Busting The Myths About Creatine

Jake Thorp
Jake is a competitive crossfit athlete and 85 kg weightlifter based out of Albany, NY. He is the in-house weightlifting coach at Crossfit Beyond as well as a crossfit L1 trainer there. He has recently graduated from the College of Saint Rose and has a bachelor's of Science in Molecular biology. He has been involved with the fitness industry for over five years, between personal training, corporate fitness, crossfit, and weightlifting. During his free time he trains and competes throughout the northeast region, and enjoys experiencing the great outdoors as often as possible. Find him on Instagram @hammerofthorp for movement demos and training tips.

Creatine is probably one of the most talked about and researched supplements on the market today. It’s a high-energy molecule found in muscle cells as creatine phosphate.

It’s one of the main sources of energy for our muscles, along with oxygen (when available) and glucose.

Creatine phosphate is used for short, intense bursts of energy. But just to make things clear, it’s not quite like the type of stimulating energy one would feel like when drinking coffee or pre workout, but cellular energy required for our muscles to physically contract and do work.

This is why creatine supplements are so effective. With supplementation, we are replenishing our creatine stores and providing a very favorable energy source for our muscle cells. Supplementation is effective in about 75-80% of the general population, so the odds are in your favor if you’ve never tried creatine before and are interested in giving it a try. Before you do, here’s the lowdown:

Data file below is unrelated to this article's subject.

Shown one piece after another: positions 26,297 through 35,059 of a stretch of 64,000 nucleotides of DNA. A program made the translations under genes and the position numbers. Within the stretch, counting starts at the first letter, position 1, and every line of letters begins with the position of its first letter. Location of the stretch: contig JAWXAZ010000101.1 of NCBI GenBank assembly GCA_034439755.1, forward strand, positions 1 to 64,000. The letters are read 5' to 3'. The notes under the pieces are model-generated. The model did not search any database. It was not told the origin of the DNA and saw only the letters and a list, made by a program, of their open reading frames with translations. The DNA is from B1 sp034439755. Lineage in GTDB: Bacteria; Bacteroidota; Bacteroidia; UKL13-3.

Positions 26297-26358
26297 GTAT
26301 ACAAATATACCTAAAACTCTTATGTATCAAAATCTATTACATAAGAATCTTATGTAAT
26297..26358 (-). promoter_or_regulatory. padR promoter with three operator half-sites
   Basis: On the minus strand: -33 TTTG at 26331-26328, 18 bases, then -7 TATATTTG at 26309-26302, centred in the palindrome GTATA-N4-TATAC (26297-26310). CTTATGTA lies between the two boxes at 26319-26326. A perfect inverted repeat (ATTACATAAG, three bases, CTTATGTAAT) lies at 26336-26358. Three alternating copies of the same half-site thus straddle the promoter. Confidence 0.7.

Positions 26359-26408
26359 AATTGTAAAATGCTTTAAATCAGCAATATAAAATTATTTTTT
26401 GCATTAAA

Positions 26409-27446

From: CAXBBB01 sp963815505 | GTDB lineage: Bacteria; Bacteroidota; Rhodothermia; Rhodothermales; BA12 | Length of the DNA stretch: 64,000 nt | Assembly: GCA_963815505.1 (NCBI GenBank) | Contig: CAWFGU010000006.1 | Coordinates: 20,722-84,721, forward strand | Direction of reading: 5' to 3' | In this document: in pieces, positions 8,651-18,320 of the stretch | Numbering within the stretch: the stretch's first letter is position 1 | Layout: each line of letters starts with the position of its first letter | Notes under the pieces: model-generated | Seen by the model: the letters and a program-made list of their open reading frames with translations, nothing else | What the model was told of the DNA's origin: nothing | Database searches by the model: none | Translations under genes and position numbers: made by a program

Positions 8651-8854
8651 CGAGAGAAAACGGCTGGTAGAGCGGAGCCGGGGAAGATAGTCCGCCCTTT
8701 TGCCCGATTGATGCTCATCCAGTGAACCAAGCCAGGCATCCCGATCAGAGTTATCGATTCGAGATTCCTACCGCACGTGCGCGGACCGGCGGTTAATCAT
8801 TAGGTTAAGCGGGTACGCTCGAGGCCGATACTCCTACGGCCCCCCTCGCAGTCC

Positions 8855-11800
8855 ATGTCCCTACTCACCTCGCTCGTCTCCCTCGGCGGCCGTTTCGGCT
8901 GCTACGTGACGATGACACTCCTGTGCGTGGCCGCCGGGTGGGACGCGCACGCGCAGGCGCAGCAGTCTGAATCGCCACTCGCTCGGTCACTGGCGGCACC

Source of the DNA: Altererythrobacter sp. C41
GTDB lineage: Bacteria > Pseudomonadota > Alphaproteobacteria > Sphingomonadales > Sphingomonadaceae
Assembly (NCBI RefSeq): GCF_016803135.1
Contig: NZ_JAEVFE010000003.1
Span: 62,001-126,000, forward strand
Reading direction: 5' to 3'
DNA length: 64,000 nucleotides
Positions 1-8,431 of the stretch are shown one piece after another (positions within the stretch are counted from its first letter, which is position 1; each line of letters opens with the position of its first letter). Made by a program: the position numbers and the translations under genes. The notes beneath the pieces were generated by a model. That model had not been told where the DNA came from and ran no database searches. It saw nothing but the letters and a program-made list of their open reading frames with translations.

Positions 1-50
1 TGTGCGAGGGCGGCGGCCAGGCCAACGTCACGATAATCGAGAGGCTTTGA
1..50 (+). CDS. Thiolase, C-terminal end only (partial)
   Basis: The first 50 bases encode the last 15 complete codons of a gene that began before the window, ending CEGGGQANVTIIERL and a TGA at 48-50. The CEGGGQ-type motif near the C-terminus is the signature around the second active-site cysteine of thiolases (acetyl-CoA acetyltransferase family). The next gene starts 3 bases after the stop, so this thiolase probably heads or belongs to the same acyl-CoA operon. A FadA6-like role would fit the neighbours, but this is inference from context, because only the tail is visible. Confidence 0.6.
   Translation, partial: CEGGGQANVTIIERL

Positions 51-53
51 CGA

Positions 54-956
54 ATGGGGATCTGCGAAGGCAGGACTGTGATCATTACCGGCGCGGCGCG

• Immediate: Increases in maximal strength and power by as much as 15%
  • Cheap AF: You’re getting serious bang for your buck. Creatine is indeed present in whole foods like red meat, however the amount of creatine one would yield from a 12oz steak is tiny compared to the 5-10 grams you could mix into your shake with supplementation.



  • Creatine Monohydrate: The most commonly used and studied form of creatine.
  • HCl or Buffered: I have used all types, and through personal experience I prefer buffered creatine, just because it seems to provide the best results for me. However, you should experiment on your own and see what works best for you.



  • Creatine is a banned substance (specifically in the NCAA): It is most certainly not banned in any level of competition. It’s completely legal, whether you are headed to the Olympics or JV basketball practice.
  • It’s harmful: There is no evidence that supplementing with creatine is harmful at all (not even to the kidneys as some may say),
  • It’ll make you bloat: There is no evidence of creatine being responsible for bloating. Creatine’s hydrophilic properties (it likes water) causes a slight increase in water uptake in muscle cells, which could result in your muscles looking slightly larger and fuller, but it won’t make your stomach bloat unless you’re taking too much.


** Tip: Also due to its hydrophilic nature, any creatine not taken up by muscle cells will be released through urine, so make sure that if you’re taking creatine on a regular basis, you drink enough water throughout the day. That should go without saying – if you care about your fitness you should be drinking enough water anyway.


Have you used creatine to boost your workouts? What was your experience? Comment below!